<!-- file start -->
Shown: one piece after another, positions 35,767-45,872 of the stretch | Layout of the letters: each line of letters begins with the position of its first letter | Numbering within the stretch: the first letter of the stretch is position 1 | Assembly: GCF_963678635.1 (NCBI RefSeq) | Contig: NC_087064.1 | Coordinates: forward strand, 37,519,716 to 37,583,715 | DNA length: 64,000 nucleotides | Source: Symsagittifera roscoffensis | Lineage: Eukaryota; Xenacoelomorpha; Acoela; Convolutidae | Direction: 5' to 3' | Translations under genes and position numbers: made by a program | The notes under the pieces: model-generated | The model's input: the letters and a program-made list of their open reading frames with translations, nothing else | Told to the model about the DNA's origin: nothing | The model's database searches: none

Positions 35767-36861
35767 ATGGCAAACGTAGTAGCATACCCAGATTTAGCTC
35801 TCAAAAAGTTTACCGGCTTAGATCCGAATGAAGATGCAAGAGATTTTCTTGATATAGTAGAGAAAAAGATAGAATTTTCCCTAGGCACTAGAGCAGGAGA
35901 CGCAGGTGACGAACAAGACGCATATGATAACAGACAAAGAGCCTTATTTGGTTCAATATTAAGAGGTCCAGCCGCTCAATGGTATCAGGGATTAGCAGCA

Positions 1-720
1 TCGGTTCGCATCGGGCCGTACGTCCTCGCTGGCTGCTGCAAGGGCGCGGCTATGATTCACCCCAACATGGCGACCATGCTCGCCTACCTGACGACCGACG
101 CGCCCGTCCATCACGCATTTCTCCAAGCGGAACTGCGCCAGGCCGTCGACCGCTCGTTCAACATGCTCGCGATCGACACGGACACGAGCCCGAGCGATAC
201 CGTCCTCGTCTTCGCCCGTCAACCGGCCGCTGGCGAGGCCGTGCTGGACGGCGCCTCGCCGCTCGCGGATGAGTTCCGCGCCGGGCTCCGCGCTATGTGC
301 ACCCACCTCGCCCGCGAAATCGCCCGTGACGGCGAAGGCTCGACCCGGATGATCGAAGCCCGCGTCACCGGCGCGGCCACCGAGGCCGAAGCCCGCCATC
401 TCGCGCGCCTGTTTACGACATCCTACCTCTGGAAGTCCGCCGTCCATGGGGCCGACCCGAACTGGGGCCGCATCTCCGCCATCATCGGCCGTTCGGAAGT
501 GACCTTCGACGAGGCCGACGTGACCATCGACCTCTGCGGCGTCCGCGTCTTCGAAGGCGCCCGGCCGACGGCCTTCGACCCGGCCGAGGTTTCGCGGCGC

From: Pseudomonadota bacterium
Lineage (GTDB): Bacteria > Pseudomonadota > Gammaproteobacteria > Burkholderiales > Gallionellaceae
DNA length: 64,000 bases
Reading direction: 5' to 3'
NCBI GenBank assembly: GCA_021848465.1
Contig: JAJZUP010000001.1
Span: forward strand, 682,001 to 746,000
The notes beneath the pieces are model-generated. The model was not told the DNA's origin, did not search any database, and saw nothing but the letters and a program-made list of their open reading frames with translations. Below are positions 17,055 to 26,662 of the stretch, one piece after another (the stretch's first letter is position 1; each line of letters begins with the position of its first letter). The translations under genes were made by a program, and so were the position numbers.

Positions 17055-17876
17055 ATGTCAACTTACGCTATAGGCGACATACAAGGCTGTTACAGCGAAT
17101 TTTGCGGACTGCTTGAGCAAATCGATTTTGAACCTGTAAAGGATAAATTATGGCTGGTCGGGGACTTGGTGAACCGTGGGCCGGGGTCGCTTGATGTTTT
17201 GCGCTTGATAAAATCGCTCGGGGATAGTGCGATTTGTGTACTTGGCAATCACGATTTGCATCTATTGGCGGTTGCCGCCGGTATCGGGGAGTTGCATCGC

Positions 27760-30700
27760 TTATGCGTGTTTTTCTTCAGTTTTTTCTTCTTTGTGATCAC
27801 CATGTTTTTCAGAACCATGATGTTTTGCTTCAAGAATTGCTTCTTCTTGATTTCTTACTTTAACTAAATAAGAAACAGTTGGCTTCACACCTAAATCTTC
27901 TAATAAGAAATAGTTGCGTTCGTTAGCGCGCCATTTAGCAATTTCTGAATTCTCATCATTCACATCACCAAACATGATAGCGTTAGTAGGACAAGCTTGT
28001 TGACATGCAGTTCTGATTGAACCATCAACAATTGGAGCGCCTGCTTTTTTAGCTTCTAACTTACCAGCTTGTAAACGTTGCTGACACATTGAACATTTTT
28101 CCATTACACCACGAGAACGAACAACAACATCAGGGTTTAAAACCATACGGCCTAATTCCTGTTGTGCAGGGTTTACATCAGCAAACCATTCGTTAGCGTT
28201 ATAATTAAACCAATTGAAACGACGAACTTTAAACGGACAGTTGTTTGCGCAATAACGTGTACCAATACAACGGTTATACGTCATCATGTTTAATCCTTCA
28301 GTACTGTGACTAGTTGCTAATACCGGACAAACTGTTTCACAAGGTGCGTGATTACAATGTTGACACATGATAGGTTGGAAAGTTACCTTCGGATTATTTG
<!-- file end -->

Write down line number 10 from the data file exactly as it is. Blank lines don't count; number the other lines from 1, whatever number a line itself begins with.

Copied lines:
301 ACCCACCTCGCCCGCGAAATCGCCCGTGACGGCGAAGGCTCGACCCGGATGATCGAAGCCCGCGTCACCGGCGCGGCCACCGAGGCCGAAGCCCGCCATC